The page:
David Begley: The frozen Chozick

Dave Begley is a Nebraska attorney practicing elder law and estate planning. He is also our occasional presidential campaign correspondent. Drawing on his 2016 coverage, Dave provides this “campaign coda” with a look at the new book by the New York Times reporter on the Clinton campaign. He writes:

Two movies on one screen. No cheering from the press box. That’s my take based on reading parts of Amy Chozick’s Chasing Hillary.

I picked up the book to see if our paths crossed on the campaign trail. We were both in Clear Lake, Iowa for the wingding. My full post is here. Chozick reported how her rental car was hit by the owner of the bar next to the Surf Ballroom. According to Chozick, it was his fault but the first words out of his mouth were, “F***ing Democrats.” Chozick writes, “I calmly explained that I wasn’t a Democrat, I was a journalist with the New York Times.”

The only news she reported from Clear Lake was Hillary’s comment about Snapchat and how messages disappear. I wrote, “She then made a joke of sorts. Hillary said that she had a Snapchat conversation the other day and was glad to see it disappear automatically. Big laughs. Is the FBI laughing?” I wrote those lines before I knew that James Comey, Andrew McCabe, and Peter Strzok were creating the pretense of an investigation.

Chozick never understood the significance of Hillary’s emails. She wrote that her campaign coverage of this issue made her “a de facto instrument of Russian intelligence.” She felt that her stories were overhyped.

I thought Clinton’s 33,000 deleted emails probably included evidence of the bribery scheme Hillary ran when she was at State. My theory is that the speech money and Clinton Foundation donations were payments for favors from Secretary Clinton and future President Hillary. Some evidence has emerged backing me up. Katie Pavlich reported that emails obtained by Judicial Watch include a November 2010 email from a lawyer asking “to get Bill Clinton to give a speech in Spain, noting that ‘a large bank is willing to pay for it.’” Ten of the new emails contain classified information.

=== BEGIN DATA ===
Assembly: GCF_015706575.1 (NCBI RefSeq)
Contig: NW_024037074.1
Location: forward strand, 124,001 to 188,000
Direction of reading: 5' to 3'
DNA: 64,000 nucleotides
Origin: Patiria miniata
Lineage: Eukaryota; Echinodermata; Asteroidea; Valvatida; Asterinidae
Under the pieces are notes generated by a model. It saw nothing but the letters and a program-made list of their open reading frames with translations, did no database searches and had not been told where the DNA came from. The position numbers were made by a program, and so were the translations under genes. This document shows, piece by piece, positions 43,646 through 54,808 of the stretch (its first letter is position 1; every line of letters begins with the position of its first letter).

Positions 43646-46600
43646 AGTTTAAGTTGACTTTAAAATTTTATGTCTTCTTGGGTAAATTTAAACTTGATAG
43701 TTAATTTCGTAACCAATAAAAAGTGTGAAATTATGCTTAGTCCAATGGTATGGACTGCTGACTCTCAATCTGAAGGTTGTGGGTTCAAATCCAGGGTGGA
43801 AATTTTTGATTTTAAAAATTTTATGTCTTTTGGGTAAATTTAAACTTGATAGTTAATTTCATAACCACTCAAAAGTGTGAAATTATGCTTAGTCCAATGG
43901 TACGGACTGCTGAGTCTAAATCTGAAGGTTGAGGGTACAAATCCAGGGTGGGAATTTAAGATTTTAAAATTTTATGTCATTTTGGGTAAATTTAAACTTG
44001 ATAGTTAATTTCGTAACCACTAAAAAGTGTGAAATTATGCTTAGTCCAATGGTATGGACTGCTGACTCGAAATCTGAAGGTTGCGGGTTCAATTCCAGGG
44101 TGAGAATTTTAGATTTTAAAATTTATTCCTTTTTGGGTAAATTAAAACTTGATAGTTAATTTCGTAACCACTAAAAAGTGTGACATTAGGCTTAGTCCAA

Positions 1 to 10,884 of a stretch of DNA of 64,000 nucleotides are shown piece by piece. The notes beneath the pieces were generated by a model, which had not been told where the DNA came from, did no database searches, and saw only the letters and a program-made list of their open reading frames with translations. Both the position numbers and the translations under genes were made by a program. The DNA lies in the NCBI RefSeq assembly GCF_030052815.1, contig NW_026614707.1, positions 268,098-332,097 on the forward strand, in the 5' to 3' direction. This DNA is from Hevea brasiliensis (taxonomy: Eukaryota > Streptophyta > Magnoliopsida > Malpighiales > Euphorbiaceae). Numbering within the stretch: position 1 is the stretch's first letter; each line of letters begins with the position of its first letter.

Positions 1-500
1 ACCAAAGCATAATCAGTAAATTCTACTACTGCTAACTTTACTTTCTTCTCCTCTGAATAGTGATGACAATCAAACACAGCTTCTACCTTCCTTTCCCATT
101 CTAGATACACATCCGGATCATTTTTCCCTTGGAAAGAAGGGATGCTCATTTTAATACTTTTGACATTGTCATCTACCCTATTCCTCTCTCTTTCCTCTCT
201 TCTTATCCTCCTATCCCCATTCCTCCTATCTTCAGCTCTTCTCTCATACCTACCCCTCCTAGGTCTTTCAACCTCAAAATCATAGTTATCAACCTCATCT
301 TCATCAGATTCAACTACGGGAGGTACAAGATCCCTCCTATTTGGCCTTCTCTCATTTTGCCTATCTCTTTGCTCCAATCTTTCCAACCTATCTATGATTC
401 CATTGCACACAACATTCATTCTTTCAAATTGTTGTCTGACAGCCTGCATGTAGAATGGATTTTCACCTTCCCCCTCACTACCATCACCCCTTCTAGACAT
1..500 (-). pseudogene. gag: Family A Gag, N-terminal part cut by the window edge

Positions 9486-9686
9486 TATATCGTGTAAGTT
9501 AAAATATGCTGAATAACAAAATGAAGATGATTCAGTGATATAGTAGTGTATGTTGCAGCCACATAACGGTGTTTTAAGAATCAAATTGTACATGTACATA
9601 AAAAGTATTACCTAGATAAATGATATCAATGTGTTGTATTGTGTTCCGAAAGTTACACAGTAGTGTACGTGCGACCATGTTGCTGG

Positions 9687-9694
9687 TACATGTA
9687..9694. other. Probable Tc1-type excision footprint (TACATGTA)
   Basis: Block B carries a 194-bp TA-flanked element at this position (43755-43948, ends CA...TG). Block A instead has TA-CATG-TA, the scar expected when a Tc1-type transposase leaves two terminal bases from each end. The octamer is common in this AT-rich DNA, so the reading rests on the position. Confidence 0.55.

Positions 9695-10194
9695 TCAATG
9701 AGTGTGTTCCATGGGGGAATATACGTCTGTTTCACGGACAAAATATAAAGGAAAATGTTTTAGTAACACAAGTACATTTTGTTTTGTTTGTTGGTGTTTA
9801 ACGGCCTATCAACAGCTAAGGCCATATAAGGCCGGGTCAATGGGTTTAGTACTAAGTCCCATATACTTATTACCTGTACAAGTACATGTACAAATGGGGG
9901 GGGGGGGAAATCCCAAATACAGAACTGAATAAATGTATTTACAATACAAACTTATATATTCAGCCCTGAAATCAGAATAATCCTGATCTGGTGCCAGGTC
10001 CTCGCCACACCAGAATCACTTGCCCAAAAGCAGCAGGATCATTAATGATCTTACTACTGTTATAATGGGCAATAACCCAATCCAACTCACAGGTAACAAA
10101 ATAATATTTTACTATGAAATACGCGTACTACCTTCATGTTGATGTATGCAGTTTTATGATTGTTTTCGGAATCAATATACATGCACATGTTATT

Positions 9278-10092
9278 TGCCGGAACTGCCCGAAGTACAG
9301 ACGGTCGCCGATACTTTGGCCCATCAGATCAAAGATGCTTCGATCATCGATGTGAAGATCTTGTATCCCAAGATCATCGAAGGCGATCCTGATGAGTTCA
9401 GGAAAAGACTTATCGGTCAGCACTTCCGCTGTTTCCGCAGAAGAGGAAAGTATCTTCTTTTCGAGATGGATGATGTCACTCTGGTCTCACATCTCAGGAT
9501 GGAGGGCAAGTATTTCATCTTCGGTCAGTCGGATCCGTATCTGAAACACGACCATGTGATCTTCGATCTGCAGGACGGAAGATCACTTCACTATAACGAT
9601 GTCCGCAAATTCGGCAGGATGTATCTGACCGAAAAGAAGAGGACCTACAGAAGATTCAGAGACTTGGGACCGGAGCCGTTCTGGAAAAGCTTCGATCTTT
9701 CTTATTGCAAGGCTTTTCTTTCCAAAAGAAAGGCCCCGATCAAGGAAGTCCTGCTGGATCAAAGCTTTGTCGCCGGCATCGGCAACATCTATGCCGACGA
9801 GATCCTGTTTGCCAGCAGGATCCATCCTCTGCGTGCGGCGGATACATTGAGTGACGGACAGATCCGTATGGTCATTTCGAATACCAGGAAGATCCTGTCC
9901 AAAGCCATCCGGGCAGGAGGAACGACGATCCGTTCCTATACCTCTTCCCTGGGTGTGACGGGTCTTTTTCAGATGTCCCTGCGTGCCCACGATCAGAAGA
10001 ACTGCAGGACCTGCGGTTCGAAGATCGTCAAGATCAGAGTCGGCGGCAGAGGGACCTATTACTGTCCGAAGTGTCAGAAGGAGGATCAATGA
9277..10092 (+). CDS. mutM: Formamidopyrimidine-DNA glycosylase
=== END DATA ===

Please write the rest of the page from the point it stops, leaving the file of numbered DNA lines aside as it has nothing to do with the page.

My sense is that Hillary knows how difficult it is to prove a quid pro quo in a bribery case against a politician. The Supreme Court in McDonnell v. United States, 579 U.S. ___ (2016), backs her up. Add to that the canard that we don’t prosecute defeated politicians and Hillary has sovereign immunity of a sorts. She is above the law and richer for it. It also helps to have dirty cops running the criminal investigation.

The parts of the book that I read reveal that Chozick was a Hillary fan. She met Hillary when she was a high schooler in San Antonio and has been an admirer ever since.

She referred to Hillary as FWP (first woman president). Chozick and her fellow female reporters on the press bus were fully invested in the Hillary candidacy as a historic event for all women. They were of the same school as Madeleine Albright holding that it was a woman’s duty as a woman to vote for Madam Hillary. In her spiked victory story she wrote, “No one in modern politics, male or female, has had to withstand more indignities, setbacks and cynicism.” While Hillary deserved every bit of the little grief she got, how could Chozick write that line in light of what Donald Trump endured daily on the campaign trail? Two movies on one screen.

On the same page in which Chozik describes herself as having adopted her “role as a detached political reporter” she emotes how Hillary’s victory party “was ours.” This is what Trump’s Fake News is all about: media people claiming to be fair and neutral observers while overtly and covertly cheering for one team in the press box.

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